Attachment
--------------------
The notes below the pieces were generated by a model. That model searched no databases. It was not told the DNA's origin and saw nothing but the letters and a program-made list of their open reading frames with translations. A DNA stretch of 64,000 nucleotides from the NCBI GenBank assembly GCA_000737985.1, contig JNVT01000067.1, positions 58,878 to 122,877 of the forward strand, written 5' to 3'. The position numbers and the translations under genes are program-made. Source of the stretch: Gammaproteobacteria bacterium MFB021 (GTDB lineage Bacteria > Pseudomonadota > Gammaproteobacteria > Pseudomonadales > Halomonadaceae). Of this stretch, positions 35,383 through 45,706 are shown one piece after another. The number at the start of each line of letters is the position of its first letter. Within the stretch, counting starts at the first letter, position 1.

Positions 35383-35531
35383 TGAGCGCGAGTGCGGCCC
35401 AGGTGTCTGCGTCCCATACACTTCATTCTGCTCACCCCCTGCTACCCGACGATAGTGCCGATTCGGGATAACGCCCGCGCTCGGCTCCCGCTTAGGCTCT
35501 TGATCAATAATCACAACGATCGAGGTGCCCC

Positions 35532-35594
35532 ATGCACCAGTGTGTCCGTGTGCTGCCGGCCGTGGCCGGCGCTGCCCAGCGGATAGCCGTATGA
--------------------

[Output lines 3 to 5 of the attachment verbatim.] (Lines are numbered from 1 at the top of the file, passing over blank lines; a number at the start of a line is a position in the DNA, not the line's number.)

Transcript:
35383 TGAGCGCGAGTGCGGCCC
35401 AGGTGTCTGCGTCCCATACACTTCATTCTGCTCACCCCCTGCTACCCGACGATAGTGCCGATTCGGGATAACGCCCGCGCTCGGCTCCCGCTTAGGCTCT
35501 TGATCAATAATCACAACGATCGAGGTGCCCC